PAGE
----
And that means a great deal to me because I consider this stint in StarMag to be the pinnacle of my academic career. Not for the glamour nor the notoriety (and certainly not for KPI points – there are barely any) but for giving me the opportunity to obey what the Prophet Muhammad said, to “encourage good and forbid evil with your hand, with your pen or with your heart”.
I also did this in the hope that my children will live in a better Malaysia when they grow up. Changing this country for the better is not difficult: You simply choose to change and follow your conscience. Contrary to many opinions, Malaysia is not a dictatorship. The rakyat can change this country to what they think is best for their children. It’s just that we put up invisible barriers between ourselves and do not look deep enough into our hearts about what really matters. Allah gave us a mind and a heart. We should stop thinking with our skin and money bags.
So, what was the message I was trying to spread among people through my column throughout the four years? Simple saja-lah: Architecture must be governed by our values; our values are our lives’ construct of universal concerns (such as reducing crime and increasing children’s safety), of cultural-religious requirements (such as privacy and burning joss sticks), of the dictates of modern life (such as jogging and picking up children from school) and of the ideals of responsible democracy (such as non-ethnic biased architectural language in public buildings and multi-religious centres in universities). Itu saja.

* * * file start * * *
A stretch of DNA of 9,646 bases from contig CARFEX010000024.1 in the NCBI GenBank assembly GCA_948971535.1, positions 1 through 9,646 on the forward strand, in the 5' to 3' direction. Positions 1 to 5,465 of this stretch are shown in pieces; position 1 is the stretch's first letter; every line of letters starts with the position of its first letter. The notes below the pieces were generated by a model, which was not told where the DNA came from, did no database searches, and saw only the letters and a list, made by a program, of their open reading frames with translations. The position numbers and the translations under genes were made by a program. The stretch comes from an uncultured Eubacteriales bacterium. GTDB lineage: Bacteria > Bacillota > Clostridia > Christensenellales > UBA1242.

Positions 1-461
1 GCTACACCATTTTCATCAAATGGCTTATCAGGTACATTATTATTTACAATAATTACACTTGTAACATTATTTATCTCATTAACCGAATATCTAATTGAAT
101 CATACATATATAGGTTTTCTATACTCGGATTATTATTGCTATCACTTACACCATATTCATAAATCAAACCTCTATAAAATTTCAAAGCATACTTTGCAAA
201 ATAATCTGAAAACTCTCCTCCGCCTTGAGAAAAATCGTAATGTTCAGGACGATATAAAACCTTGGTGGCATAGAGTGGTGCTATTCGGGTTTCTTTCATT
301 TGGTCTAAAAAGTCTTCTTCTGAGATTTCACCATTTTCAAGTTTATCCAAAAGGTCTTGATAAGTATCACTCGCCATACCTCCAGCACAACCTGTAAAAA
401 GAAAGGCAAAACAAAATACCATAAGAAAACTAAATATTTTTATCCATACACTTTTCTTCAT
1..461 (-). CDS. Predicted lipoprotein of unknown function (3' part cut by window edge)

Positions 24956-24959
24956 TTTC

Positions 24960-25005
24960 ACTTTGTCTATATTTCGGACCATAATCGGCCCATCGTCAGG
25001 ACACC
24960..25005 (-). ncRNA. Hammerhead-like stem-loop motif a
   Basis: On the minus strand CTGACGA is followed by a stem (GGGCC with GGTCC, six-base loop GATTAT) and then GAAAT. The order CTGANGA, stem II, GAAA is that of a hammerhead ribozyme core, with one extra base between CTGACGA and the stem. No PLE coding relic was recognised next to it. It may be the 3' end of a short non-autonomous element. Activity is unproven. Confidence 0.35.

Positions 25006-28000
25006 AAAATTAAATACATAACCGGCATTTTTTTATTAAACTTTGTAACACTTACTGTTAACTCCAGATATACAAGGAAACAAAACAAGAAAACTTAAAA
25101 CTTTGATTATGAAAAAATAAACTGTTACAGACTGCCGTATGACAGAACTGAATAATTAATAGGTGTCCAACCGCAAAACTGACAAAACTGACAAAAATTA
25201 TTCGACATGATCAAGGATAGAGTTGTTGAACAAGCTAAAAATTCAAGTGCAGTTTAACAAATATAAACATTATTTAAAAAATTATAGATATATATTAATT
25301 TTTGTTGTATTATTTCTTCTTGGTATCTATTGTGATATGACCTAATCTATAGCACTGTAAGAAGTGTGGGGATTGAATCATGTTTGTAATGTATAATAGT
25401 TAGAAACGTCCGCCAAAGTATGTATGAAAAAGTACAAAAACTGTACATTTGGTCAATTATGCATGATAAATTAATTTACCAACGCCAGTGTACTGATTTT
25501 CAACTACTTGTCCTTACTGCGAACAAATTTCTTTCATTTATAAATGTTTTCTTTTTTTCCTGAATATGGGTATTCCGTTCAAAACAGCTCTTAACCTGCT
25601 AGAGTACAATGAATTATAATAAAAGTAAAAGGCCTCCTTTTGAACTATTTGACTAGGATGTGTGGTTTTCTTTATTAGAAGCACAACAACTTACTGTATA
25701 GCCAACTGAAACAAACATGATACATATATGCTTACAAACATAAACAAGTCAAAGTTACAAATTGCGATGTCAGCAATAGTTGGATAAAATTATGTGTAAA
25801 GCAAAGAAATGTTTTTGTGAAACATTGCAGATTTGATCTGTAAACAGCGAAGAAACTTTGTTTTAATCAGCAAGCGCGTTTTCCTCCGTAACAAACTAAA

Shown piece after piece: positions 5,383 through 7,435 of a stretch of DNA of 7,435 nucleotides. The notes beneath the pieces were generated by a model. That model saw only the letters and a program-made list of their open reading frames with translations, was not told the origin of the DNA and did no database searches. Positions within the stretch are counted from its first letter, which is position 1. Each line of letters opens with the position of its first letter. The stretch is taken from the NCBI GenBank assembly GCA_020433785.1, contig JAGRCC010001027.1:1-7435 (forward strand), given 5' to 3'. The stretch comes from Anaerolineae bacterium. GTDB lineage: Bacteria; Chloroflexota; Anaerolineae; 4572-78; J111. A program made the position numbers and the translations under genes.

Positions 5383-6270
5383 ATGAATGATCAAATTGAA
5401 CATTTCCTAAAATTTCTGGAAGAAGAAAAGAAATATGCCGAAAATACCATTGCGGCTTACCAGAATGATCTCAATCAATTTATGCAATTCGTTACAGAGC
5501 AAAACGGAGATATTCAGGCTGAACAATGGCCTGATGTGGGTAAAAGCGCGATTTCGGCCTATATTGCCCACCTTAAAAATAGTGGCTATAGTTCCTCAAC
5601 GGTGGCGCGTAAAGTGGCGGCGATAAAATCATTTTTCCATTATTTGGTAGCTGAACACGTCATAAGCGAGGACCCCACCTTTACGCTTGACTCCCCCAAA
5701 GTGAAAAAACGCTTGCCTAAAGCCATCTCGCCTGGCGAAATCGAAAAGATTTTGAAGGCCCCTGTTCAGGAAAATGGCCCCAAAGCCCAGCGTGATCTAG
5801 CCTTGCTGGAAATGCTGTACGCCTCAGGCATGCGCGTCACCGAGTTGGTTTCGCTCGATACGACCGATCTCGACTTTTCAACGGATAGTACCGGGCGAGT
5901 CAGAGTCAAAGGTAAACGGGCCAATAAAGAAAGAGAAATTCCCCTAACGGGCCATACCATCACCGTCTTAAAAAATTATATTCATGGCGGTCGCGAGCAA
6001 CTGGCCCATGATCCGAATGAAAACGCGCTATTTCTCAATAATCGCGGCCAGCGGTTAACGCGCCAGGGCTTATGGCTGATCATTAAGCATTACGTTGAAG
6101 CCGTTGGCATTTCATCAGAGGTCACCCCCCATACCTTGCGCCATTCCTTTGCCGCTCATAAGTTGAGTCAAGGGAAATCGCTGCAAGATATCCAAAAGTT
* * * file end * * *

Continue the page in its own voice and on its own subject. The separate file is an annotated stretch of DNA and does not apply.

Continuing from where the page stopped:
Architecture is not about bringing back domes, minarets, Minangkabau roofs and monumental designs; it should be a simple and honest expression of how we live and how we would like to live.
To architecture students, stick with this idea and you’ll score As all through university. To architects, stick with it and you might regain the lost respect of the Malaysian people. To academics, stick with this approach and your conscience will be clearer than if you choose to get dubious KPI points.
To the people of Malaysia, you do not need an architecture degree to criticise your architect if he or she strays from that main theme. To the country’s leadership ... ah well, I think I’ll reserve my advice until after the upcoming election! Anyway, in my book, the rakyat are the leaders of this country.
Finally, what’s next for me? Well, apart from my usual work of maintaining two research centres and training new academicians to take over this job of educating the public in architecture, I thought I would dabble in non-architect-related writing.
I would like to share my thoughts on our disastrous education system, from the primary and secondary level right up to – and especially! – the tertiary level. We are way off the mark, people!
I am also contemplating writing about Islam and its true relationship with non-Muslims to counter certain over-zealous remarks made by over-eager politicians – and I would be doing that to keep this country safe for our children.
There are other plans in the pipeline but this column is getting too lengthy and I’m getting teary eyed.
So, thanks for reading and commenting on my column all this while. This is Prof Taj, signing off!